To cure this Bad Habit, I'm going to try out another weekly blogging event, Bookish (and Not So Bookish Thoughts, hosted at Bookishly Boisterous. The idea is to let bloggers share their thoughts and experiences of the week, meaningful or random, without necessarily having to develop these ideas into blog posts of their own. So here we go, my "spontaneously getting my thoughts out on the blog" exercise of the week:
1. I read Harry Potter and the Cursed Child. Now, can someone please give me a Time-Turner or put a Memory Charm on me so I can forget everything about it? I won't say anything more because some readers might still want to avoid spoilers, feel free to ask me in the comments what exactly horrified me so much – if you dare.
2. One of my best friends visited London, and whenever someone travels to the UK I very nicely ask them to bring me a couple of books which are hard to find here in Finland, in exchange of eternal gratitude and the price of said books. This time, I got David Mitchell's Cloud Atlas, the play version of J.M. Barrie's Peter Pan, and a surprise bonus of Shakespeare breakfast tea! Cloud Atlas is one of my absolute favourite books which I need in my own collection, I had been looking for Peter Pan for ages without any luck, and the Shakespeare tea has the most beautiful box ever, so I'm over the moon. Thank goodness for friends who visit the civilized world when I can't.
|Have you ever seen such an exquisite wooden box of tea?|
3. Finnish television is finally showing the new series of Hollow Crown. I watched the first episode, which is the first part of King Henry VI, and got basically the same, wonderful feels that the first series produced: excellent British actors playing brilliant Shakespearean dialogue in beautifully-shot locations. The first episode opens with a prologue by Judi Dench, and, as I expected, Sophie Okonedo as Margaret is ruthless queenliness incarnate. I reviewed all of the Henry VI plays while waiting for this adaptation to happen.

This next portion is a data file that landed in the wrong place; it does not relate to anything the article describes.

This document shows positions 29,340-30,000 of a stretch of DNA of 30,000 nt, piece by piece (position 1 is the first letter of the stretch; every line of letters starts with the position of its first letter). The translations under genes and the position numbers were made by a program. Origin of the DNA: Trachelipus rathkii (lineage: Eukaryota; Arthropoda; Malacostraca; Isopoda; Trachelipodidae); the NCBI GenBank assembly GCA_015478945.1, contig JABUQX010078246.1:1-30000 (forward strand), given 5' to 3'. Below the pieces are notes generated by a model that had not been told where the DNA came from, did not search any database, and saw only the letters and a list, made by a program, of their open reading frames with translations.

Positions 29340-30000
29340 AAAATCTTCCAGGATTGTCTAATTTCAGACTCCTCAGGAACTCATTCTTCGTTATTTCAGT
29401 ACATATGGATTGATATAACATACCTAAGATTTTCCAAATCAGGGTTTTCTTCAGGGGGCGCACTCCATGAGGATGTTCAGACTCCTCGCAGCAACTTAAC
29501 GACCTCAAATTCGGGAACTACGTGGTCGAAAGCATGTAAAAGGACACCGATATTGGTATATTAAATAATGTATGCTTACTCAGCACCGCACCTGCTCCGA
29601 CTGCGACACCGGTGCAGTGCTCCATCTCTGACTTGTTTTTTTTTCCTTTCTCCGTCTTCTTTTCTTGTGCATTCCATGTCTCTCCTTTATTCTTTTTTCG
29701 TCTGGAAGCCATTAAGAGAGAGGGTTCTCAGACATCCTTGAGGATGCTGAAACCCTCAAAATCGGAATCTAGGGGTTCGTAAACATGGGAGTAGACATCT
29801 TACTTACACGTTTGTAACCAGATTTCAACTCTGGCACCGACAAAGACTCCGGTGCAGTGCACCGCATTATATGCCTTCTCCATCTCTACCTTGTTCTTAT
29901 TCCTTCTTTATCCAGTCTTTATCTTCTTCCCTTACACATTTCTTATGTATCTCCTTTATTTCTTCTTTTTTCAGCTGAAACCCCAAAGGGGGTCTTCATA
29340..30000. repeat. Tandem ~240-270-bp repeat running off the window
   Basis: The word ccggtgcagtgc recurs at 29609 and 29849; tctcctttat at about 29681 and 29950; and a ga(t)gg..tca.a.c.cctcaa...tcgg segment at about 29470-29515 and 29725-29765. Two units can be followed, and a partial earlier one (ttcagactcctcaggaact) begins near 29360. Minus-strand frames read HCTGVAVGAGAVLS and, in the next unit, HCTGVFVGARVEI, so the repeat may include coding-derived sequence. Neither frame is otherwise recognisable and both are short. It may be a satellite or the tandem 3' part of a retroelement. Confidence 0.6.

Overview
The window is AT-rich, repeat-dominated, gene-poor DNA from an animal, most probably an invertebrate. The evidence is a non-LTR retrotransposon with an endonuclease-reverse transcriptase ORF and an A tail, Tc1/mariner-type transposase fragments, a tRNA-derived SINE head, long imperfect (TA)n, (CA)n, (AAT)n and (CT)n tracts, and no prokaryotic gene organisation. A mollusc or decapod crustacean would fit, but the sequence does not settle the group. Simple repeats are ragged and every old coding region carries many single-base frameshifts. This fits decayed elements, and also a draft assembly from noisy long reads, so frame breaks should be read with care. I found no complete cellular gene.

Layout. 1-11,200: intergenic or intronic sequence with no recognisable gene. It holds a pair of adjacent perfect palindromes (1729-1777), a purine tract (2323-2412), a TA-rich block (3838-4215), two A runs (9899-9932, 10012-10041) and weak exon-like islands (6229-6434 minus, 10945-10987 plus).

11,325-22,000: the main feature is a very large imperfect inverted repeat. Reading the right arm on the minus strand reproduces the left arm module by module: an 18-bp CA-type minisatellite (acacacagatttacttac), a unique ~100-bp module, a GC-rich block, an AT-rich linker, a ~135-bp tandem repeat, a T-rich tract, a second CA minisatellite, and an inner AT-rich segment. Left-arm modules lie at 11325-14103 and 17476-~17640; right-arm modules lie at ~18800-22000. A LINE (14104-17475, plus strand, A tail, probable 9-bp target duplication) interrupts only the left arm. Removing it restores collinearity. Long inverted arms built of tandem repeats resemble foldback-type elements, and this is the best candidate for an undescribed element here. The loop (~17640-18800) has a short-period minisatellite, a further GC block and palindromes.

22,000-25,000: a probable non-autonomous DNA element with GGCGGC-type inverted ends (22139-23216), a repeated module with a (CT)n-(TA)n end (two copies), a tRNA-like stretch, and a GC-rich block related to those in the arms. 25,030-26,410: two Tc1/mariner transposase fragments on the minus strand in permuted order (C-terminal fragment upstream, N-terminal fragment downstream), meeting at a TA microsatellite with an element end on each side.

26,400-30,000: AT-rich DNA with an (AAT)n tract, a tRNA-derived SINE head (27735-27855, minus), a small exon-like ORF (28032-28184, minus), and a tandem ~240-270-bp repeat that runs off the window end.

|"I'm the bloody Queen, mate."|
5. I have been reading Salman Rushdie's Midnight's Children for a long while now, and I'm still in the middle of it. Not because of any loss of interest issues – it's one of the most intriguing books I've ever read. There's just so many ideas to take in there, it appears to be quite a challenge even for an obsessive reader like me. I love it.
6. A curious thing happened in the library the other day. I wandered off to the epic poetry section, which I don't normally do, and this one book just demanded to be taken off the shelf – Gilgamesh. I have vague memories of hearing the name somewhere, but until I read the back cover I had no idea of it being an ancient Mesopotamian epic, considered to be the oldest surviving work of literature in the world. So apparently, I will be reading Gilgamesh in the near future, without ever having planned to do so.
7. All in all, my To Be Read list has been completely re-arranged. I already had that list planned, then rummaged through my bookcase to find a staggering stack of books that I realized I couldn't wait to read. So, once I'm finished with Midnight's Children at last, my near-future reading list will include:
- Peter Pan by J.M. Barrie (with the added bonus of delightfully pretty covers)
- Treasure Island by Robert Louis Stevenson
- The Name of the Wind by Patrick Rothfuss
- Wolf Hall by Hillary Mantel
|Just had to show off the Peter Pan cover and my illustrated edition of Treasure Island.|
My thoughts for the week turned out to be mostly of the Bookish sort. I'm not surprised.